Published: January 2016
Author(s): Paul Chaney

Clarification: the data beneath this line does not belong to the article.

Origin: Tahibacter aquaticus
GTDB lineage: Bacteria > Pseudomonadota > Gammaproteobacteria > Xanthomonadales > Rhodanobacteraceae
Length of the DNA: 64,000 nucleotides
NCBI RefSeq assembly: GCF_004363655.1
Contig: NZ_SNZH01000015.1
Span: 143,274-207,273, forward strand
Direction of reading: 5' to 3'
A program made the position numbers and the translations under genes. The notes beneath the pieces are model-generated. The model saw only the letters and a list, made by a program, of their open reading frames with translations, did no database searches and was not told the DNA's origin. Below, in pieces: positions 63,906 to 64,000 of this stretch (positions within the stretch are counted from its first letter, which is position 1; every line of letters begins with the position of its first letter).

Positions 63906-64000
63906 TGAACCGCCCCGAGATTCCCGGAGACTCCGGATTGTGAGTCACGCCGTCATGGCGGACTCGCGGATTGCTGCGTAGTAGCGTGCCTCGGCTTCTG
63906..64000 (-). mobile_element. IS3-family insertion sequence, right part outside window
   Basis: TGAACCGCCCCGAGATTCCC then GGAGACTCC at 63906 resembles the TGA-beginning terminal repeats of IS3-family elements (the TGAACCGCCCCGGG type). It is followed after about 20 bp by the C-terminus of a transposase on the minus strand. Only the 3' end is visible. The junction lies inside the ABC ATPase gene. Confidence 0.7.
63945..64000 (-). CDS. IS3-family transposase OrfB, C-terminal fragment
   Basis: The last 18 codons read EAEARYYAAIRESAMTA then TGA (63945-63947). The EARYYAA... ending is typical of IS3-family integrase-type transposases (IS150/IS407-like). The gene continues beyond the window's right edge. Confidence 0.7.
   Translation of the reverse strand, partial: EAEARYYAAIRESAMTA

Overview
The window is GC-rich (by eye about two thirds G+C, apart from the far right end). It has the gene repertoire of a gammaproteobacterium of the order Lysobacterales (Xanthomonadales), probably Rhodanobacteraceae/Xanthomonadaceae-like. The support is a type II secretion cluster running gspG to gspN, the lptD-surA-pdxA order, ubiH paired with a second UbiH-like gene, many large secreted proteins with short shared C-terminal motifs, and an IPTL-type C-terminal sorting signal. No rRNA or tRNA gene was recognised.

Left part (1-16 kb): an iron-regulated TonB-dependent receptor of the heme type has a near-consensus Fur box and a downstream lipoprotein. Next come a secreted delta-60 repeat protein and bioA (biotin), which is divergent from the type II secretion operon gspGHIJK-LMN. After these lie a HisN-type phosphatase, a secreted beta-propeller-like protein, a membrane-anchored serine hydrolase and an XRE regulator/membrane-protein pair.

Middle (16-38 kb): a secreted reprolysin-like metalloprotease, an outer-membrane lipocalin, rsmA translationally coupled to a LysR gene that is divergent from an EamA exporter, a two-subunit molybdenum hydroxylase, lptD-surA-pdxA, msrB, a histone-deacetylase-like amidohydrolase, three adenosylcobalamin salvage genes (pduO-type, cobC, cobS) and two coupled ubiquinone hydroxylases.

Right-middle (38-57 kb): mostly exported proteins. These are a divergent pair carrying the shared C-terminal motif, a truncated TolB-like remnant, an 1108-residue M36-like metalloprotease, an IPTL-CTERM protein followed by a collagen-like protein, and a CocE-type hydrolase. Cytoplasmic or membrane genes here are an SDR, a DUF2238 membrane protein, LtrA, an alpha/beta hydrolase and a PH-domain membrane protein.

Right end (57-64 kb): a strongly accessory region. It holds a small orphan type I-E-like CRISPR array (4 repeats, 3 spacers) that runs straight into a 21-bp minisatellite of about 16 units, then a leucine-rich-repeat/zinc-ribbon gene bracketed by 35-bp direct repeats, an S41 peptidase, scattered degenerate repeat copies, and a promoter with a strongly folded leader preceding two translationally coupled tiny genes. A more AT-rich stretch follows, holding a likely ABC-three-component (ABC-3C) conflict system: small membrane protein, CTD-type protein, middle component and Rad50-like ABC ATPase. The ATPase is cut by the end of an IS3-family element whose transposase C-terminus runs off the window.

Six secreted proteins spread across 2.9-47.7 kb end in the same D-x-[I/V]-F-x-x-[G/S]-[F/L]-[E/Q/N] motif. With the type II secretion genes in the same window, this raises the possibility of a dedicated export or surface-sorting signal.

Using critical discourse analysis, this twelve-country study addresses a key lacuna by examining civil society perspectives on the implementation of the Participative Democratic Model (PDM) of gender mainstreaming in post-conflict states. The findings reveal specific data, transitional justice, and governance challenges in war-affected states as policy actors press for heightened attention to issues such as the effects on women of war-induced poverty, human rights violations, and women’s empowerment in state reconstruction and peace-building. The analysis shows the aftermath of war accentuates frame misalignment between civil society and governing elites. In order to address this a Transformative Model (TM) of Participative Mainstreaming in Post-conflict States is proposed. Building on conflict theory it argues for the engendering of “transitional justice” in order to secure equality in public policy and law-making. In particular, it details how future attempts to apply the PDM need to be adapted across four Transformational Domains: actors, issues, rules, and structures. Each is populated by “post-conflict issues/actions”. When CSOs successfully advance claims for modifying policy and practice “frame-alignment” occurs and the implementation of PDM may be adapted to the specificities of war-affected states.